Topic : Transom Yoke

I am thinking of doing away with the hoop and replacing it with the mainsheet led back along the boom to a transom yoke. This would make the boat more open plan, increasing mobility, but still enabling you to centralise the boom without applying leech tension. 

The main and only objection seems to be the requirement for a shorter tiller extension. Has anyone tried this, and experimented with over lengh booms, so that the yoke take off can be taken back to the transom? Or played with the lenghts off tiller extension and tiller bar to achieve the best compromise? And if you did do it, how much shorter does the extension need to be?

Posted: 13/02/2009 16:15:17
By: John O
Is this what you had in mind?

Posted: 13/02/2009 16:47:29
By: Garry R
Yes - however you splice the tails into the mainshett so that they "suck" into the aft block, then boom is dead centre

Posted: 13/02/2009 16:53:37
By: John O
Why not just use the strop in the centre of the boat? I think some boats do.

Posted: 13/02/2009 18:25:16
By: .
This system is used by Scorpions. Possibly because they're narrower so the short extension isn't an issue. 

The 12's use a "double strop" where the spliced yooke is pulled up into the block at the end of the boom and the sheet goes dowm through a ratchet on the second yoke to hand - some pics on their site if anyone interested.

Having seen some reference somewhere to Transom sheeting being preferable when a hull is too old to take high rig tensions, I was considering taking 2349 back to this system?

or am I missing something?

Posted: 13/02/2009 20:26:37
By: Giles
because with strops you need to shorten the windward strop to bring the take off point up to windward, which must bring the takeoff point lower, so to centralise the boom you have to add tension to the leech, which is one of the things you are trying to avoid with the track mounted on a hoop. So it can be used, but adds more moving parts and does not do the job as well as a hoop.

Posted: 13/02/2009 20:37:23
By: john o
but it works on fireballs, 5o5's, Ospreys, Graduates, etc etc etc etc etc begs the question , why the hoop??? Just think of the weight saving!!!!!!!!!!

Posted: 13/02/2009 20:52:03
By: Yoke boy
What age boat are we talking abour?

Posted: 13/02/2009 21:02:50
By: Chris M
Thanks for replies, the system undoubtably works on other classes, however the questions really are, why is it not used on Merlins? Is it only because you need a shorter tiller extension? And how much shorter if you lenghen the boom?

The weight saving is only an advantage if you are currently over weight as the scaffold weight will be replaced by lead in the same place. The age of the boat does not matter if the boat currently has a centre main as the loadings on the Main sheet jammer block is the same. (less purchases are made up by the increase in leverage obtained by sheet on the boom end)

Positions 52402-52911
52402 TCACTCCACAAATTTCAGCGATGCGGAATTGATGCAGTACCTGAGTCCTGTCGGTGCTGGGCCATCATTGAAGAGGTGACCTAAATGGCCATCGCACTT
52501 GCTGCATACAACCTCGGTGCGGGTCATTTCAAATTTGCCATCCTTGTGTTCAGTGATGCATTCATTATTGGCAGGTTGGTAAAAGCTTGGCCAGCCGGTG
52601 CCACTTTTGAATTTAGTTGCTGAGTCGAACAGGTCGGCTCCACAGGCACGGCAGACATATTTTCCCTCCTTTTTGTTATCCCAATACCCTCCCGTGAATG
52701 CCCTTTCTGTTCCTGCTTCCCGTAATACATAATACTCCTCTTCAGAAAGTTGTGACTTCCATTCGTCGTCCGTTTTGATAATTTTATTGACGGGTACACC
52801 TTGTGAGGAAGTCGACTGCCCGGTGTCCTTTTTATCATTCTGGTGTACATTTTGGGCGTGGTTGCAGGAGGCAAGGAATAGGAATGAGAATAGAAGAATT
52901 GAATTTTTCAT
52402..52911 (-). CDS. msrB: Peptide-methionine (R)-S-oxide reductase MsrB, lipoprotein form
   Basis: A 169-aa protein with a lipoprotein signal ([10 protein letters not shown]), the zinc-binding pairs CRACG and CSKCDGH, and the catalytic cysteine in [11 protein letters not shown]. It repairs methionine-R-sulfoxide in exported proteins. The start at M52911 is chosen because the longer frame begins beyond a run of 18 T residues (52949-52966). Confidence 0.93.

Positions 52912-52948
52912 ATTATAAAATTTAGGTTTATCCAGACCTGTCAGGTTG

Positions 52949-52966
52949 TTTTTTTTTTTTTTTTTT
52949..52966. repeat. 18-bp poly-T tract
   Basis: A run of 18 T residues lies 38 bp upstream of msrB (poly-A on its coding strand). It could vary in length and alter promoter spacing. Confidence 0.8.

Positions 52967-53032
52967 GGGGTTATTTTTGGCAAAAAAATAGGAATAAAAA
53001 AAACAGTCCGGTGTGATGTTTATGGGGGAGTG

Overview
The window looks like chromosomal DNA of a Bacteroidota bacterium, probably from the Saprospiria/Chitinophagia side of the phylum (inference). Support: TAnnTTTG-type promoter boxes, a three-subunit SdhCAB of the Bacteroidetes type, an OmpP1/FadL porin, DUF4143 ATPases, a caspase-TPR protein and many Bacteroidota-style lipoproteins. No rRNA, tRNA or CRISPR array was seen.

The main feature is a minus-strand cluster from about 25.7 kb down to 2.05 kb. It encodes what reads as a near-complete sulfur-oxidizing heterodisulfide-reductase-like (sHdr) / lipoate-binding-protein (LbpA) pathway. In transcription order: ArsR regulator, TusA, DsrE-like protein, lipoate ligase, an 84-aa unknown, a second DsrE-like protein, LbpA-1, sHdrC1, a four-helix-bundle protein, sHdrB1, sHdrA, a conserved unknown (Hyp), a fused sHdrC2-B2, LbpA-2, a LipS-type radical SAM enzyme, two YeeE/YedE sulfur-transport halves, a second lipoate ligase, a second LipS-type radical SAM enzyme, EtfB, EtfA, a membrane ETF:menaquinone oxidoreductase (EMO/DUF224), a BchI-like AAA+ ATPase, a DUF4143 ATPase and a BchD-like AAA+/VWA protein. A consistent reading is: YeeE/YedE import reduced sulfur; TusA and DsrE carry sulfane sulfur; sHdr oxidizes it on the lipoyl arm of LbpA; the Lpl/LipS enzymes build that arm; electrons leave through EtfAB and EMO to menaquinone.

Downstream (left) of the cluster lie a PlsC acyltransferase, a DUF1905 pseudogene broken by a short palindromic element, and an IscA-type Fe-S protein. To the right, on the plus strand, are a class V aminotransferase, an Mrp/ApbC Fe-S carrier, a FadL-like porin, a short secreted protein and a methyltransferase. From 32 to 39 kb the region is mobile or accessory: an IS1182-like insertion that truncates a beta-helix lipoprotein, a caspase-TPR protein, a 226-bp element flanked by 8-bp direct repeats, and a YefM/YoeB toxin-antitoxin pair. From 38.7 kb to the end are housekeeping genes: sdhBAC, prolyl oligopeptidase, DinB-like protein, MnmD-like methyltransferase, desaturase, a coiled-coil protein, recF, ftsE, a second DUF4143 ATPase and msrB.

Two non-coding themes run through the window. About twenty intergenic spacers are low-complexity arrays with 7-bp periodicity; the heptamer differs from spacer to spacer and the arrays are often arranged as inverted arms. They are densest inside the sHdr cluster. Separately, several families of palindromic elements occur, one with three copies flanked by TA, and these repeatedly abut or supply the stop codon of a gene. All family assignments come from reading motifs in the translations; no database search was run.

Posted: 14/02/2009 13:13:07
By: John O
Replacing the hoop with strops in the centre of the boat, anchored on the thwart about a foot either side of the centre-line works well with an older type of boat provided the strops are long enough to reach (just) the lower block on the boom when close hauled. If they are too short (or too long) the boom sags off too far to leeward. The improvements, apart from saving weight, are that strops made from Vectran (I think) that doesn't stretch and eye splices by threading through itself can be adjusted to suit mast pre-bend each time the boat is rigged and they don't clutter up the middle of the cockpit. The downside is that an oldie like me loses his zimmer frame!

Posted: 14/02/2009 17:07:50
By: Peter 3112
I have been using the system you discribed on my merlins for 15 years, it does work very well, the only problem is, the laser style tiller tacking made you do a handbreak turn at every tack, (traing day video showed this up) so i went to a twin strop transom sheeting for the last 2 years and found it to be the best solution of all the systems.
have fun.
Dave F

Posted: 16/02/2009 11:57:25
By: DaveF
Found a pic
Look at how much room there is in the centre of the boat, in light winds i could tack infront of the thwat.
Having a nimble small crew helps! (holding the main sheet)
Dave F

Posted: 16/02/2009 12:03:32
By: DaveF
See Peter 3112 post, what are and how do "eye splices" work. I have a strop secured through the thwart with a figure of 8 stopper knot om the underside. This is a pain to undo when trying to adjust the strop for rake

Posted: 16/02/2009 13:19:26
By: Jon
My recollection of sailing 12s (though years back)was that as the boats got wider the tiller extension became more of a problem. Initially I could just "hop" the extension over the mainsheet (timing was critical) but with wider boats I had to change so the tiller extension came round in front of the flexible joint (crews beware!)

With the width of the merlin i think a short tiller extension would not work, but the technique I used should work if you get the tiller length right (not too long)

Posted: 16/02/2009 16:03:08
By: Andy M
I used about 1 metre of 8 mm Vectran that will thread back through itself. I made the centre eye by threading the ends through the rope and back 5 times over a length of 10 cm and the ends are made into soft eyes which loop round the eyes of stainless steel flat plates bolted through the thwart. The variable length 'eye splices' are made by threading the vectran back through itself for approx 15 cm using a bodkin made from an ally coat hanger. You should leave approx 20 cm spare for the adjustment which can be locked to length with a figure of 8 knot.

Posted: 18/02/2009 18:35:09
By: Peter 3112


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